What is “vesting” and how does it affect my divorce?

Vesting gives an employee rights to employer-provided assets over time, which gives the employee an incentive to perform well and remain with the company. The vesting schedule set up by the company determines when the employee acquires full ownership of the asset. Generally, non-forfeitable rights accrue based on how long the employee has worked there.

Read more: Vesting Definition | Investopedia
If an employee is vested it means that at least some of the retirement plan or stock options belongs to the employee and not the employer. This is the amount an employee is entitled to take when the employee leaves their employer. The portion that is vested comes from two sources:

  • Employee contributions vest immediately. When an employee leaves his employer, he or she is entitled to 100% of his or her contributions plus any earning on those contributions.
  • Employer contributions vest over a period of time. There are multiple types of vesting structures that can be adopted by a retirement or stock option plan. Graded vesting schedules allow for a portion of the funds to vest each year over a set number of years. Cliff vesting schedules provide a vesting of 100% of benefits after a set period of time.

How does vesting affect my asset division in divorce?

A benefit does not have to be vested to be considered an asset subject to division in your divorce but it does mean the funds may not be immediately available for you to spend. Wellspring Divorce Advisors will review your assets and make recommendations as to the true value of unvested assets and suggestions as to how to divide them. Unvested assets such as stock options, restricted stock units, pensions and other executive compensation must be handled carefully in legal agreements and long after the divorce is final. The agreements typically require the deferred division of these unvested assets meaning the employee spouse must maintain the benefits for their former spouse and the former spouse must be diligent in watching for vestings long after the divorce is finalized. Make sure you post-divorce financial advisor is competent in managing this ongoing entanglement with your former spouse

Divorce Financial Planning: Concentrated Stock Holdings During Divorce

financial planning, CDFA

Your Investments

We have many clients with significant wealth tied up in the stock of their employers. During Divorce Financial Planning it may become necessary to create liquidity to pay fees, facilitate an equalization payment or create diversification where there previously was none.

These stock holdings are through vehicles such as Employee Stock Purchase Plans, Stock Options and Restricted Stock. They may be vested, unvested or co-mingled, meaning they have different liquidity constraints. Each vehicle also has a different tax consequence at sale. Here is a quick review of some Divorce Financial Planning considerations to consider when seeking liquidity and diversification during during divorce proceedings.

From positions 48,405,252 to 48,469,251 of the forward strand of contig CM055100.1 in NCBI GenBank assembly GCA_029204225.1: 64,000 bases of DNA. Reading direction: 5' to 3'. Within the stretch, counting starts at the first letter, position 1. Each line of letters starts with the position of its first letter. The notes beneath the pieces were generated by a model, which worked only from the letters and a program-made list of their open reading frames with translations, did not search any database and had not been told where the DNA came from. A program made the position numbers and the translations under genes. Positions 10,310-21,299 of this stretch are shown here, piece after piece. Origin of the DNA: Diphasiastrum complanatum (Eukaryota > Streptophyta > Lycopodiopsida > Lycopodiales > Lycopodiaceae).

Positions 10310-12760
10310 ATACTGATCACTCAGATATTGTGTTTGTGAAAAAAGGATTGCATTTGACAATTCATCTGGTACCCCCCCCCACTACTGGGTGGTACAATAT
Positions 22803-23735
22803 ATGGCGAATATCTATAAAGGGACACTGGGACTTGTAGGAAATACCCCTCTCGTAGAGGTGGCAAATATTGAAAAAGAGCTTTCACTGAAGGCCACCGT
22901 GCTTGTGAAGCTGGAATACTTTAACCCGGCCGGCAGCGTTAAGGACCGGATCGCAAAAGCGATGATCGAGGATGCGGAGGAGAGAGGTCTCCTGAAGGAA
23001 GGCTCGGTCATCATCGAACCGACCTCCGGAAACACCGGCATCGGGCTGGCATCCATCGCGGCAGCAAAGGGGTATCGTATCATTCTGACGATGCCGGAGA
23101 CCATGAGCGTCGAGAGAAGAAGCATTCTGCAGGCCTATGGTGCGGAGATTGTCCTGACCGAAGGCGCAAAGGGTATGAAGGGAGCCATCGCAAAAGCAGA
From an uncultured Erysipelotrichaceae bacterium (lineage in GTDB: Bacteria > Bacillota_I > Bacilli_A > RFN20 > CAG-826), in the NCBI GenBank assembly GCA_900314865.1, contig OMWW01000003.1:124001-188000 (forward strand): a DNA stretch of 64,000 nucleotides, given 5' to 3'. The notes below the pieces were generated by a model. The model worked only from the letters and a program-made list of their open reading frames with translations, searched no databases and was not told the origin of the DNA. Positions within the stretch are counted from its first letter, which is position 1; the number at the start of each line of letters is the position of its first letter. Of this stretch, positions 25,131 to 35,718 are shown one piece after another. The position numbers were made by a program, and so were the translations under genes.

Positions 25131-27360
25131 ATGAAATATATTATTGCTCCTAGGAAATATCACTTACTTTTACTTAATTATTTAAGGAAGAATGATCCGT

Stock Holdings

For stock held outright we look at tax basis for guidance in our divorce financial planning. Shares with a low tax basis can be sold today to lock in tax rates and later repurchased if the client wishes to continue to hold the stock.

Restricted Stock

Restricted stock generally releases or distributes into a common brokerage account at vesting so it would be treated as normal stock holdings with divorce financial planning decisions based upon review of tax basis. The tax basis is based upon the stock price on the day of vesting and distribution.

Employee Stock Purchase Plans

Stock held in an Employee Stock Purchase plan has a complicated tax picture. The discount, typically 15%, given to the employee on the initial purchase price is taxed at ordinary income tax rates. The difference between the fair market value at purchase and the fair market value at sale is taxable at capital gains rates. ESPP assets often have low tax basis because employees buy and hold the stock  so this may be the first place to look for harvesting gains and resetting basis during your divorce financial planning.

Stock Options

Non-Qualified stock options carry a more complicated set of tax implications and divorce financial planning considerations. Options are taxed as ordinary income for the difference between the strike price and the price at exercise. Options can be exercised today in a same day exercise and sale transaction to lock in tax rates. If you wished to hold the stock you could still exercise the options and lock in the ordinary income tax rates for 2012 but you would have to come up with cash from another source to fund the option exercise. Stock options also become a complicated logistics issue post divorce as the non-employee spouse may not be able to hold the options. For this reason alone it is worth considering liquidation during your divorce financial planning.

Wellspring Divorce Advisors builds long term distribution schedules and detailed analysis of current versus future values including opportunity cost and present value of money to help clients decide how to manage concentrated stock positions during and immediately after divorce proceedings.


wellspring divorce advisors